SOPP703: I want to become the best organist that I can be. Things holding me back are playing anxiety, physical stamina, and lack of concentration.
Vidas: Hello and welcome to Secrets of Organ Playing Podcast!
Ausra: This is a show dedicated to helping you become a better organist.
V: We’re your hosts Vidas Pinkevicius...
A: ...and Ausra Motuzaite-Pinkeviciene.
V: We have over 25 years of experience of playing the organ
A: ...and we’ve been teaching thousands of organists online from 89 countries since 2011.
V: So now let’s jump in and get started with the podcast for today.
A: We hope you’ll enjoy it!
V: Hi guys! This is Vidas.
A: And Ausra.
Vidas: Let’s start episode 703 of Secrets of Organ Playing Podcast. This question was sent by Pamela, and she has a dream to be the best organist that she can be. And holding her back is playing anxiety, physical stamina, and lack of concentration.
Vidas: So, it’s of course very general, Ausra, not very specific. Right?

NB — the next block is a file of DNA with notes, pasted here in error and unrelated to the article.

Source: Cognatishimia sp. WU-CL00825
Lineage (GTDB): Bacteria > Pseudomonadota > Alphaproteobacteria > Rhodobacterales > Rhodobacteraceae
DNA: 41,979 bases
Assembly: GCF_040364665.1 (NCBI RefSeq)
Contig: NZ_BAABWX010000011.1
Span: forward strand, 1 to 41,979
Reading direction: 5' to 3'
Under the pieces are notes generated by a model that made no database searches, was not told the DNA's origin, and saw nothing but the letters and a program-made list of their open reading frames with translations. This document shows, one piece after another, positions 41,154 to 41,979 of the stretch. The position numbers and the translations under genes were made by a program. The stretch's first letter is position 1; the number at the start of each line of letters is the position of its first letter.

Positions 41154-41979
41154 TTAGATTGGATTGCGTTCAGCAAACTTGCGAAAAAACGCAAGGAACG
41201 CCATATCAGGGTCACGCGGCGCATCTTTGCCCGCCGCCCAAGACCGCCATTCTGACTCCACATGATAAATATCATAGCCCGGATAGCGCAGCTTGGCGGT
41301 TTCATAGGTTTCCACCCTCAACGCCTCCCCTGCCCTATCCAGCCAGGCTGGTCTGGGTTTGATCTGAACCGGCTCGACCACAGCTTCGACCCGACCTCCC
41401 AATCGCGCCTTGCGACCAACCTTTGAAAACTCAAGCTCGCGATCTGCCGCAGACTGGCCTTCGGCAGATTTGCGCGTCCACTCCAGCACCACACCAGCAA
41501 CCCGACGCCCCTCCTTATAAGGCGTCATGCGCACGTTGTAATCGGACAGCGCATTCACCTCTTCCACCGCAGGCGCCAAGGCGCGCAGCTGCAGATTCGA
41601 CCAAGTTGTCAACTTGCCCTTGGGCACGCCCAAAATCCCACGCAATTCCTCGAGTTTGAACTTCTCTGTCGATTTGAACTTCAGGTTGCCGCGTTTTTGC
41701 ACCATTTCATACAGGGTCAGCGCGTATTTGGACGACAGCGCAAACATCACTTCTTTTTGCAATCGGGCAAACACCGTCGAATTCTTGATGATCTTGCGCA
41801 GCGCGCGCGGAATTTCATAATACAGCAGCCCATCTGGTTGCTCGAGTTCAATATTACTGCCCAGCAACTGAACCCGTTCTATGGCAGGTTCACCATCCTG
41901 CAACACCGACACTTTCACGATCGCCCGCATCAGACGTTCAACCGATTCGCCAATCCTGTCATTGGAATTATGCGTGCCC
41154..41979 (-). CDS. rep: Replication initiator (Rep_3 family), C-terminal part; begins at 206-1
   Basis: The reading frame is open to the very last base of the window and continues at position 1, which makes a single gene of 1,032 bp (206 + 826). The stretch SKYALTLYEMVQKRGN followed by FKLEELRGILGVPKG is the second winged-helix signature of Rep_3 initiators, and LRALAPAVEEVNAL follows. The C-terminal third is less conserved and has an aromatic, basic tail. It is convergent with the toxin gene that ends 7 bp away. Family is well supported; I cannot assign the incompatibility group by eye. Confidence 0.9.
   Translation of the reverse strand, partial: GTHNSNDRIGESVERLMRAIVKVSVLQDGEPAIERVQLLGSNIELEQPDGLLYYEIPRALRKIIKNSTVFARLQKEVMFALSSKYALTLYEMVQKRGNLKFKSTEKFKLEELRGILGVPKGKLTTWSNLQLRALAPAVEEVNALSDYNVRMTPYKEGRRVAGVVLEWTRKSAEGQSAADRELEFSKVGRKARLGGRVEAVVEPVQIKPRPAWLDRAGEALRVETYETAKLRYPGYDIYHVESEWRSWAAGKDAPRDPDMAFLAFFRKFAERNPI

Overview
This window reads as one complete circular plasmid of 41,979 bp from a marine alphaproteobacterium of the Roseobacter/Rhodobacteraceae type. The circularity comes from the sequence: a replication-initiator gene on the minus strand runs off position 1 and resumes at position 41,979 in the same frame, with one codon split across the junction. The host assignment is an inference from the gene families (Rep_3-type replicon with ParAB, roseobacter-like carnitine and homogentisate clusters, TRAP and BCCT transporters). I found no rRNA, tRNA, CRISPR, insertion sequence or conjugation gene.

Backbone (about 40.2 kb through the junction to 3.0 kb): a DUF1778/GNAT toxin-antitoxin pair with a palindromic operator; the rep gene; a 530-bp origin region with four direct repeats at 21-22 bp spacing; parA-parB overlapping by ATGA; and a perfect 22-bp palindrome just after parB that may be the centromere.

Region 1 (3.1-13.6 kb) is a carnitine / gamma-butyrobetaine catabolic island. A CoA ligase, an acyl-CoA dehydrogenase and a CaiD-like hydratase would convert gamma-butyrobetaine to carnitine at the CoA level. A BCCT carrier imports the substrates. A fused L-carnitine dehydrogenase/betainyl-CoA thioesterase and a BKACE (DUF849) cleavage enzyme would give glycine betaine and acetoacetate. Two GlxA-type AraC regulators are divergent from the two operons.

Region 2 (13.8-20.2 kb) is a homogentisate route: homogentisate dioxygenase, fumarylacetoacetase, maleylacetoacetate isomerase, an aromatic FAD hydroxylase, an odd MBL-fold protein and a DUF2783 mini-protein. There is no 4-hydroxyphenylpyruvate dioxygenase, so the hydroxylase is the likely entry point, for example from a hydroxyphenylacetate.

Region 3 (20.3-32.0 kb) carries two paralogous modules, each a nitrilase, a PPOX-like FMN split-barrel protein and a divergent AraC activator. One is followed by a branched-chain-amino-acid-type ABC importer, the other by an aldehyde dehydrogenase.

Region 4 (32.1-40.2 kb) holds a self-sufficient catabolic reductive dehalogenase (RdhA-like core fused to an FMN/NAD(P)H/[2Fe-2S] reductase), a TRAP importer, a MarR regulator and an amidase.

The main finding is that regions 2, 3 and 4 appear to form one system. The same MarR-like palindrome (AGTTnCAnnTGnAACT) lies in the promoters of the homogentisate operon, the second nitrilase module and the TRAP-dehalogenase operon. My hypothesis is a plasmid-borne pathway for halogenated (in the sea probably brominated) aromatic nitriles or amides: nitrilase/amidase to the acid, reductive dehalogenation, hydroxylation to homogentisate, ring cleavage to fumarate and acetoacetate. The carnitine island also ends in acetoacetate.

Ausra: Well, yes.
Vidas: “The best organist that she can be. What does it mean?
Ausra: Well, I think that’s a nice goal, because especially young people often say, “I want to be the best organist in the world,” “I want to be the best organist in the universe,” and I think that she wants to be the best of herself. So, I think she, in putting her goal as this, formulating her goal as this, she knows that she has some sort of limitations, which I think is important, because I think it’s very important to be realistic about ourselves.
Vidas: You’re right, but what I meant was, we don’t know what she’s playing. Right? What type of music she’s playing, what type of organ she is playing, so that is why our advice cannot be very specific, and might not work for her. Right? But we will try.
Ausra: Yes, and she mentions a few problems, and we can discuss those. For example, anxiety. Yes?